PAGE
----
ajehal via Flickr CC via SLM Art in Manchester's Northern Quarter

According to a senior U.S. official, Russia might serve Edward Snowden up to the U.S. as an early "gift" to "curry favor" with Trump, per NBC. Snowden, who Trump has called a "spy" and a "traitor," faces federal charges and a minimum of 30 years in prison for revealing National Security Agency secrets exposing surveillance programs.

Snowden's ACLU lawyer told NBC they aren't aware of this plan, and the Kremlin called it "nonsense."

What reception would Snowden get? Trump and CIA Director Mike Pompeo have said Snowden deserves to be executed, but the White House gave no comment to NBC. The DOJ said it would welcome Snowden's return.

Why this matters: Former deputy national security adviser Juan Zarate told NBC accepting Snowden would be a bad call:

"For Russia, this would be a win-win. They've already extracted what they needed from Edward Snowden in terms of information and they've certainly used him to beat the United States over the head in terms of its surveillance and cyber activity."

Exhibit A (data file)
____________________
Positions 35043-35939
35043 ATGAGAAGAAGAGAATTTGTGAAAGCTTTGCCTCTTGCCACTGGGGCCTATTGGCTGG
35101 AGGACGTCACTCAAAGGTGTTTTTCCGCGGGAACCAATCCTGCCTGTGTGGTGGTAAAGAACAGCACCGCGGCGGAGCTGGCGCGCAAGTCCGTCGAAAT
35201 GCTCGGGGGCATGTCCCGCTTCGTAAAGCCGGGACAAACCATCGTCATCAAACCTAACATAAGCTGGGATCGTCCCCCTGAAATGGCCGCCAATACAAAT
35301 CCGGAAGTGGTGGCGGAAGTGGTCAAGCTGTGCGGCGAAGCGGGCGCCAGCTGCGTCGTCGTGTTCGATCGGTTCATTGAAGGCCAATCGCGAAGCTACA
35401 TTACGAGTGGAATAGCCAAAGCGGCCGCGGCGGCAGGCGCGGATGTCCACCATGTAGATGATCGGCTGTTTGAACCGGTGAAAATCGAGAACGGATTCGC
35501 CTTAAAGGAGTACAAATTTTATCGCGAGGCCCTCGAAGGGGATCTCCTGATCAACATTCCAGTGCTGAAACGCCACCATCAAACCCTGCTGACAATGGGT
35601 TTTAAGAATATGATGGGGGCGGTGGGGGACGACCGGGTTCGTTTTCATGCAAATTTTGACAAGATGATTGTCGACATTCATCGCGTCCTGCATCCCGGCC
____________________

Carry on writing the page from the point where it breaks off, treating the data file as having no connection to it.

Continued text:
Trump called it: "[I]f I were president, Putin would give him over," he said in July.

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Opposition leader Leopoldo López flees Venezuela

Venezuelan opposition politician Leopoldo López outside the Spanish embassy in Caracas, in 2019. Photo: Juan Barreto/AFP via Getty Images

Leopoldo López, a former political prisoner and prominent Venezuelan opposition leader, has left the country, his Popular Will party confirmed in a statement Saturday.

Why it matters: He's been an influential force in the push to oust President Nicolás Maduro's regime and a mentor to opposition leader Juan Guaidó. He'd been in the Spanish ambassador's Caracas residence since escaping house arrest in April 2019 following a failed military uprising.

Obama: The rest of us have to live with the consequences of what Trump's done

Photo: Joe Raedle/Getty Images

Campaigning for Joe Biden at a car rally in Miami on Saturday, Barack Obama railed against President Trump's response to the coronavirus pandemic, saying "the rest of us have to live with the consequences of what he's done."

Driving the news: With less than two weeks before the election, the Biden campaign is drawing on the former president's popularity with Democrats to drive turnout and motivate voters.